President Barack Obama, suddenly a huge booster of domestic natural gas, unveiled some new initiatives in Las Vegas on Thursday. Here are excerpts from his prepared remarks. He deviated somewhat from them, even quoting the oft-heard phrase that the United States is now “the Saudi Arabia of natural gas.”
Part of my blueprint for an economy built to last is American energy. And that’s why we’re here today.
For decades, America has been talking about decreasing our dependence on foreign oil. Well, my Administration has actually done something about it.
Over the last three years, we negotiated the toughest new efficiency standards for cars and trucks in history. And we’ve opened millions of new acres for oil and gas exploration. Right now, American oil production is the highest it’s been in eight years. Eight years. Last year, we relied less on foreign oil than in any of the past 16 years. And today, I’m announcing that my administration will soon open up around 38 million acres in the Gulf of Mexico for exploration and development, which could result in a lot more production of domestic energy.
Here’s the thing, though. Even with all this oil production, we only have 2 percent of the world’s reserves. So we need an all-out, all-in, all-of-the-above strategy that develops every available source of American energy – a strategy that’s cleaner, cheaper, and full of new jobs.
A good place to start is with natural gas. We have a supply of natural gas that can last America nearly a hundred years. Developing it could power our cars, our homes, and our factories in a cleaner and cheaper way. And experts believe it could support more than 600,000 jobs by the end of the decade.
Now, I know some families are worried about the impact this could have on our environment and on the health of our communities. I share that concern. That’s why I’m requiring – for the first time ever – that all companies drilling for gas on public lands disclose the chemicals they use. America will develop this resource without putting the health and safety of our citizens at risk.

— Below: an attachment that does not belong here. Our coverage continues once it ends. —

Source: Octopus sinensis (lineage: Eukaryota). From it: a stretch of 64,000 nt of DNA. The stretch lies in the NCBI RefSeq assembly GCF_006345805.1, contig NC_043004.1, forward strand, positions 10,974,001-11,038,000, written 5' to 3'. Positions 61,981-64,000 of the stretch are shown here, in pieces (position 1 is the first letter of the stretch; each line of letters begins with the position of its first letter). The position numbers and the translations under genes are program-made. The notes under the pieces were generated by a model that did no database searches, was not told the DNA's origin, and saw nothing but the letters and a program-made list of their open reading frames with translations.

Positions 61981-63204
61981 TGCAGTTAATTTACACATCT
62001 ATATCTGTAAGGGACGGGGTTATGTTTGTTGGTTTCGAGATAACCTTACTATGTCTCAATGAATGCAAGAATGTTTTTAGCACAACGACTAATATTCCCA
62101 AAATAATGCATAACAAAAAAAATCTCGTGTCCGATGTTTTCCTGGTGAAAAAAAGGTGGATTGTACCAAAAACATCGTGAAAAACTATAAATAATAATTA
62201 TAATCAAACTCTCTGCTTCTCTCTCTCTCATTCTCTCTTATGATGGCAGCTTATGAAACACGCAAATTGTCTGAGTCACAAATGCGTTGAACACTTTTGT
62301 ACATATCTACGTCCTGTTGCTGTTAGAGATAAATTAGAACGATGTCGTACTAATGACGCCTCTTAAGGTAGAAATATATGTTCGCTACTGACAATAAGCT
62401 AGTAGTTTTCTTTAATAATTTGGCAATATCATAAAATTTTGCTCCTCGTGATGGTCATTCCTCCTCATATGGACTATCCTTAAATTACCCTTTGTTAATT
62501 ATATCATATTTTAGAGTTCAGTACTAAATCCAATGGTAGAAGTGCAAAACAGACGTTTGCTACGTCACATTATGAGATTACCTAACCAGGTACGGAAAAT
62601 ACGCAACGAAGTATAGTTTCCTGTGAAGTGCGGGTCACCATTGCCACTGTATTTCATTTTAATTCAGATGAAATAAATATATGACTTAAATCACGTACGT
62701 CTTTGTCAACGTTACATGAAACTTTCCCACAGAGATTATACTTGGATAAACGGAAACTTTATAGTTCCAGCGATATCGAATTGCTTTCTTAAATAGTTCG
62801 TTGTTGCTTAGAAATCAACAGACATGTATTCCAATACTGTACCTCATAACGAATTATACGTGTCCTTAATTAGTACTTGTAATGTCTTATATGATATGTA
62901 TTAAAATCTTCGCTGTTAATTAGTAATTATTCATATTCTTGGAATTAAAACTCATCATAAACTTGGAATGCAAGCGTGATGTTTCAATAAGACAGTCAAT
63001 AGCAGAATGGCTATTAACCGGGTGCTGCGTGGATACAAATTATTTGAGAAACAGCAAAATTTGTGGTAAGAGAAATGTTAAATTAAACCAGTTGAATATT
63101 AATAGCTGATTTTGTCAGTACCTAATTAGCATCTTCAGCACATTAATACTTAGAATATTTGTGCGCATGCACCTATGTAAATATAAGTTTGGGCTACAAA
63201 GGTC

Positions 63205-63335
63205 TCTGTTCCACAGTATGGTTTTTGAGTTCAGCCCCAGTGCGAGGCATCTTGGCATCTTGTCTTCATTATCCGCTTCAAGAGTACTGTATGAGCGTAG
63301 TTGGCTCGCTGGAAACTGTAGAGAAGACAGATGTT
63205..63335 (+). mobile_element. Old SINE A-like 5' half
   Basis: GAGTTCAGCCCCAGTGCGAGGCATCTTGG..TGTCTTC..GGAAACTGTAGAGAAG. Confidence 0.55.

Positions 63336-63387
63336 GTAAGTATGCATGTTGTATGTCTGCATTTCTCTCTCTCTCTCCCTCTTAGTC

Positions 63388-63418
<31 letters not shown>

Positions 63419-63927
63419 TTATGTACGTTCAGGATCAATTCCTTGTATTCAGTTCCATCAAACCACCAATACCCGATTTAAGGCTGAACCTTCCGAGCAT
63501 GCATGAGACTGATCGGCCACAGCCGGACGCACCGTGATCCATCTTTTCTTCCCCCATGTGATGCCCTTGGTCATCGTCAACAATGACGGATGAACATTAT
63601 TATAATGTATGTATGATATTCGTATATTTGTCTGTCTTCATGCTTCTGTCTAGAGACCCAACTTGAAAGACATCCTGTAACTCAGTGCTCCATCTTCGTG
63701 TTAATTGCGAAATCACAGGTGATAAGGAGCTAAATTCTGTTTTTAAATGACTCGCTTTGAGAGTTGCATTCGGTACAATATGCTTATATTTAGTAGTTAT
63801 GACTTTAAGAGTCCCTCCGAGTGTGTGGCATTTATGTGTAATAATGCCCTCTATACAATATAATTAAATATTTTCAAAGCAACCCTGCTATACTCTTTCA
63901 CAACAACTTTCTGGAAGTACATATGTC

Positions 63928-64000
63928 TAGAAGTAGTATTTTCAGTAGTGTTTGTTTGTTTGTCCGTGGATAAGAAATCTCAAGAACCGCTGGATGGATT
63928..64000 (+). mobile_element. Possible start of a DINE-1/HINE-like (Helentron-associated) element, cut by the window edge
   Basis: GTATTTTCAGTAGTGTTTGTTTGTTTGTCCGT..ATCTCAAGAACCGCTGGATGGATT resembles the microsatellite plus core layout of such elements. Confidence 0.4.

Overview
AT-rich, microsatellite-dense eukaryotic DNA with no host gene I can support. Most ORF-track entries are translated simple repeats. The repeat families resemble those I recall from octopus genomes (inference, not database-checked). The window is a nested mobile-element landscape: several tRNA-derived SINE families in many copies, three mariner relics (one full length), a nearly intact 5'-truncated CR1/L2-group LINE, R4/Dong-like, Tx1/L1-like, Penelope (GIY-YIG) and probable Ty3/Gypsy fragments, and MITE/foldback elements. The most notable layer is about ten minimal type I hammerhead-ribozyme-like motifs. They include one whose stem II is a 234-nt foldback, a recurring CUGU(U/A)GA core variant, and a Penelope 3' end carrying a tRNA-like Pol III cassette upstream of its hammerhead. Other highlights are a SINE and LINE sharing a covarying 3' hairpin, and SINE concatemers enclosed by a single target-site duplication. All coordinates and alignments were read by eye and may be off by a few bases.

But we’ve got to keep at it. Think about what could happen if we do. Think about an America where more cars and trucks are running on domestic natural gas than on foreign oil. Think about an America where our companies are leading the world in developing natural gas technology and creating a generation of new energy jobs; where our natural gas resources are helping make our manufacturers more competitive for decades. We can do this.
Last April, we issued a challenge to shipping companies like this one. We said that if you upgrade your fleets to run on less oil or no oil at all, we’d help you succeed. We started out with five companies that accepted the challenge, and UPS was one of the first. Less than a year later, we’ve got fourteen companies on board, and together, they represent one million vehicles on the road.
But we should do more. And that’s why we’re here today.
First, let’s get more of these natural gas vehicles on the road. The federal fleet of cars is leading by example. We’ve got to help local governments upgrade their fleets, too. If more of these brown trucks are going green, more city buses should too.
Second, let’s offer new tax incentives to help companies buy more clean trucks like these.
Third, let’s make sure all these new trucks that are running on natural gas have places to refuel. We’re going to keep working with the private sector to develop up to five natural gas corridors along our highways. These are highways that have natural gas fueling stations between cities – just like the one the folks at UPS, South Coast Air, and Clean Energy Fuels are opening today between Los Angeles and Salt Lake City.
Finally, to keep America on the cutting edge of clean energy technology, I want my Energy Secretary, Steven Chu, to launch a new competition that encourages our country’s brightest scientists, engineers, and entrepreneurs to discover new breakthroughs for natural gas vehicles.